Poison to Prescription

By Abigail Wu

Poison to Prescription: A Summary of a Journey to New Advances In Medicine

From jungles to deserts, poisonous animals such as spiders, snakes, and scorpions use venom to hurt and kill people . It is safe to assume that when it comes to venomous animals, most reactions of humans are not joyous smiles or immediate desires to cuddle and pet the animal. According to the World Health Organization, snakes alone cause the death of 81,000 to 138,000 people a year. Additionally, the number of amputations and permanent disabilities caused is three times higher (Snakebite envenoming).This is just snakes, not to mention the injuries and deaths other venomous animals bring about. However, is there a possibility that what is considered “deadly” may have remedial effects or inspiration?

Image: “Snake Control.” PCO. 10 Mar. 2018. www.pcodisha.com/listing/snake/. Accessed 18 Jul. 2021.

To consider the possibility of taking something damaging and transforming it into something that will be a benefit to medicine, we need to take a trip to the past. Although the scientific idea of taking venoms from animals to use as a medicine only started and gained recognition in the 17th and 18th centuries, the study of venoms has long been explored long before the era we live in today. The earliest summaries related to venoms date back to over two thousand years ago, to the famous Greek philosopher and polymath, Aristotle (Utkin, Yuri N). Findings of Italian scientists Francesco Redi and Felice Fontana in the 17th and 18th centuries, respectively, led to an even more detailed path of study of venoms later in the 1900s. Fontana discovered that venom, once it has entered into the body, progresses into the blood rather than the stomach as was previously assumed. (Utkin, Yuri N). Broader studies of venom started around the middle of the last century, in the 1950s (Utkin, Yuri N). Even though the study of venom is still considered a relatively new topic, researchers and scientists have been exploring this area of study and are making considerable progress.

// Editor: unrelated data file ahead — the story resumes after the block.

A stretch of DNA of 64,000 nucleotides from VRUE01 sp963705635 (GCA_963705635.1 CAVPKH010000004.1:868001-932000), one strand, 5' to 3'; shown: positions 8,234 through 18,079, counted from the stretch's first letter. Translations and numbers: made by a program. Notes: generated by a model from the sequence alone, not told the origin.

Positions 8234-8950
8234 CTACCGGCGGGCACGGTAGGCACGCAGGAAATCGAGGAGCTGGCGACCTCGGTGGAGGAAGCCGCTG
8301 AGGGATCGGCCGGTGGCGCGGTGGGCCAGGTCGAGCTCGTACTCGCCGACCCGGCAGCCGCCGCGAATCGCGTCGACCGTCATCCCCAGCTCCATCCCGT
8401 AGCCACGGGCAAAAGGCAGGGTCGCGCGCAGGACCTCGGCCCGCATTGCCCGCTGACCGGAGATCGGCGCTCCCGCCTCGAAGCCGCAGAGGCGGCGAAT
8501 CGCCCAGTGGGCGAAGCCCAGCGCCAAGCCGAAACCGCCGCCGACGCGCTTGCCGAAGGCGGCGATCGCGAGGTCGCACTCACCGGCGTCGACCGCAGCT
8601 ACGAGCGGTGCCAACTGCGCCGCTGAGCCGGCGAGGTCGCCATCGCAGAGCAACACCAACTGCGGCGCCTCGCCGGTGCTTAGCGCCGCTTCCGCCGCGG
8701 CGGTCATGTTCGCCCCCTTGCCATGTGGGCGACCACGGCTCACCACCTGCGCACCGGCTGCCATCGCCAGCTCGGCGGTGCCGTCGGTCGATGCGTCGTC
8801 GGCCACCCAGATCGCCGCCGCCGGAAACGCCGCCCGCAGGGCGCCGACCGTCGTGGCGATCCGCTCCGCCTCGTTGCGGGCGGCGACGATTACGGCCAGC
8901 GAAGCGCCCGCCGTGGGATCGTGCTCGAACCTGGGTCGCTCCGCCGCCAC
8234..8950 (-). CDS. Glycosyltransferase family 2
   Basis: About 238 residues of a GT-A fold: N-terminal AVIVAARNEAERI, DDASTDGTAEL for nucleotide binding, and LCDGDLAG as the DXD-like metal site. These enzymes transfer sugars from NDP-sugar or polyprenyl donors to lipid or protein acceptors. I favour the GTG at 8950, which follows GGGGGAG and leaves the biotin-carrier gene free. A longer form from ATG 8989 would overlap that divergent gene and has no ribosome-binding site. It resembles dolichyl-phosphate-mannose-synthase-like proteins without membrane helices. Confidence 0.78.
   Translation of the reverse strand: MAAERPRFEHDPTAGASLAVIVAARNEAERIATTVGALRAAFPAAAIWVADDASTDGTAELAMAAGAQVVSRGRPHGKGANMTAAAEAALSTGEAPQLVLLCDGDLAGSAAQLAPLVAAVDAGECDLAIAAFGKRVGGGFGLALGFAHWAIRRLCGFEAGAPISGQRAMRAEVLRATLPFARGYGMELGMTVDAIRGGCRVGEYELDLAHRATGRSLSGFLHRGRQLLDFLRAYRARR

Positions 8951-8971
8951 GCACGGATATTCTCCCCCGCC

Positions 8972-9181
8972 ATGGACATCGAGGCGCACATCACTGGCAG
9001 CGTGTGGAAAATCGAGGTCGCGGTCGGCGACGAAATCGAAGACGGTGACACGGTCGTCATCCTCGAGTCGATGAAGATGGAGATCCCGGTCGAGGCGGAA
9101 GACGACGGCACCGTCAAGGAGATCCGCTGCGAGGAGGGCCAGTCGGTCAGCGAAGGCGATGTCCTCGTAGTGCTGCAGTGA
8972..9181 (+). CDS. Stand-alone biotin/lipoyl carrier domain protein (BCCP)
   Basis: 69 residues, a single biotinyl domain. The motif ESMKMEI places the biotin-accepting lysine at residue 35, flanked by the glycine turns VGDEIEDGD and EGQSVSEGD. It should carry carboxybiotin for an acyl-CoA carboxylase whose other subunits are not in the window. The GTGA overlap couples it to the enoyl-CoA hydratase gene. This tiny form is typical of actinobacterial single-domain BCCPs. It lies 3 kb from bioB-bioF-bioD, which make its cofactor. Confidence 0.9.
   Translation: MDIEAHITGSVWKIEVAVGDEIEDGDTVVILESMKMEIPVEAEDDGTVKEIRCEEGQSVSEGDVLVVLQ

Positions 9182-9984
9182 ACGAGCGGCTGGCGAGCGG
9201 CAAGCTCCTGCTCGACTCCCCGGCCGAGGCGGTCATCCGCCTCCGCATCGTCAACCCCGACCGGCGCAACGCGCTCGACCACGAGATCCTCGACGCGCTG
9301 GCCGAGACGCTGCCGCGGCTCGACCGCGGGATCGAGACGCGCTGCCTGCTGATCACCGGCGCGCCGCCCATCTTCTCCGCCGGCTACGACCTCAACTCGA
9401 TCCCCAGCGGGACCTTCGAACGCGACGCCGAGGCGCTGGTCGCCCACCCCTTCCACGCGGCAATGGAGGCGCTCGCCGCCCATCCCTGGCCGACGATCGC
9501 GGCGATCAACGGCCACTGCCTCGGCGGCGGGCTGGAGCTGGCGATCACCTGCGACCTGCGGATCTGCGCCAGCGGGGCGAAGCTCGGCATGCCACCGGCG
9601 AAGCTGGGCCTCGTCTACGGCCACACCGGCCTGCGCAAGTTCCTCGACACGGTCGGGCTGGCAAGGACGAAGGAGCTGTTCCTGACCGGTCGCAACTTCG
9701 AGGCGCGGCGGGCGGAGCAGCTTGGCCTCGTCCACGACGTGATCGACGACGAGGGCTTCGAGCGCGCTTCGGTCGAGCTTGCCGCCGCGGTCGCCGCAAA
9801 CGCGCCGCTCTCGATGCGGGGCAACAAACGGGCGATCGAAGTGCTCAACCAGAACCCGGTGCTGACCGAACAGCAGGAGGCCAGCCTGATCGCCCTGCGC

Now, many may ask, how can something toxic and perhaps lethal be used for treatment purposes? Moreover, what is in animal venom that makes it therapeutic? Venoms are made of a variety of active molecules, toxins, enzymes, proteins, and peptides. It is the mixture of all these substances that create such venoms in animals (Utkin, Yuri, N). At the same time, however, it is the same threatening substances that make them useful in medicine (Nightingale, Kath). What this shows is that there are two sides to this certain situation, and what may seem dangerous could be somewhat the opposite.